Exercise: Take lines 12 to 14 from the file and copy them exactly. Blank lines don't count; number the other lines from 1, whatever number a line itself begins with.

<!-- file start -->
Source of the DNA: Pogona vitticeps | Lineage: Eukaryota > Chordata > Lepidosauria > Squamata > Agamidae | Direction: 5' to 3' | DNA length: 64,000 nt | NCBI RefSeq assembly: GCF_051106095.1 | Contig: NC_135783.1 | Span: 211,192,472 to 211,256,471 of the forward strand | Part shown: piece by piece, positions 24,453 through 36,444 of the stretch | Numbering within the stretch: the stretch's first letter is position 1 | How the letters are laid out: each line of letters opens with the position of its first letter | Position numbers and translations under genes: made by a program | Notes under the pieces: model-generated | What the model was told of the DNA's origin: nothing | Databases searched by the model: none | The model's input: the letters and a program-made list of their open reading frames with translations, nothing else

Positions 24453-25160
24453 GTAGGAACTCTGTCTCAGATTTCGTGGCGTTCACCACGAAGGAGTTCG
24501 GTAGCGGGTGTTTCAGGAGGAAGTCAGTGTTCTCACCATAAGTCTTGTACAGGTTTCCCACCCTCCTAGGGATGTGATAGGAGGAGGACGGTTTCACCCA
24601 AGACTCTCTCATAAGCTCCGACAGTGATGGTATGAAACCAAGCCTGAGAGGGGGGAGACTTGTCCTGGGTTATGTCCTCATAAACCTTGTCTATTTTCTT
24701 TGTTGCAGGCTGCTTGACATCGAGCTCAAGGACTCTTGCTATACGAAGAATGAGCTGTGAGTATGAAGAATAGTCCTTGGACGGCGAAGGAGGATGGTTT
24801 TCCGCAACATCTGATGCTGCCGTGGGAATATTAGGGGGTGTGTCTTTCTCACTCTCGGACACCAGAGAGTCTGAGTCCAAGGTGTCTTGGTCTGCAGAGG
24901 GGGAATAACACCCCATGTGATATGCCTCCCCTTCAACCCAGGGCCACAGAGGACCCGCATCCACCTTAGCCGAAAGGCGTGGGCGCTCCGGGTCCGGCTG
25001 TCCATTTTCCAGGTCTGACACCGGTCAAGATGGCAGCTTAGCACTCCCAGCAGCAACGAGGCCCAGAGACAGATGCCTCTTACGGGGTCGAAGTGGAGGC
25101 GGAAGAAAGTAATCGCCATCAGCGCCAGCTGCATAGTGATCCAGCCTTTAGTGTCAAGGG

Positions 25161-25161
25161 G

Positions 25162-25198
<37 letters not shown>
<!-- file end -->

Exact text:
25161 G

Positions 25162-25198
<37 letters not shown>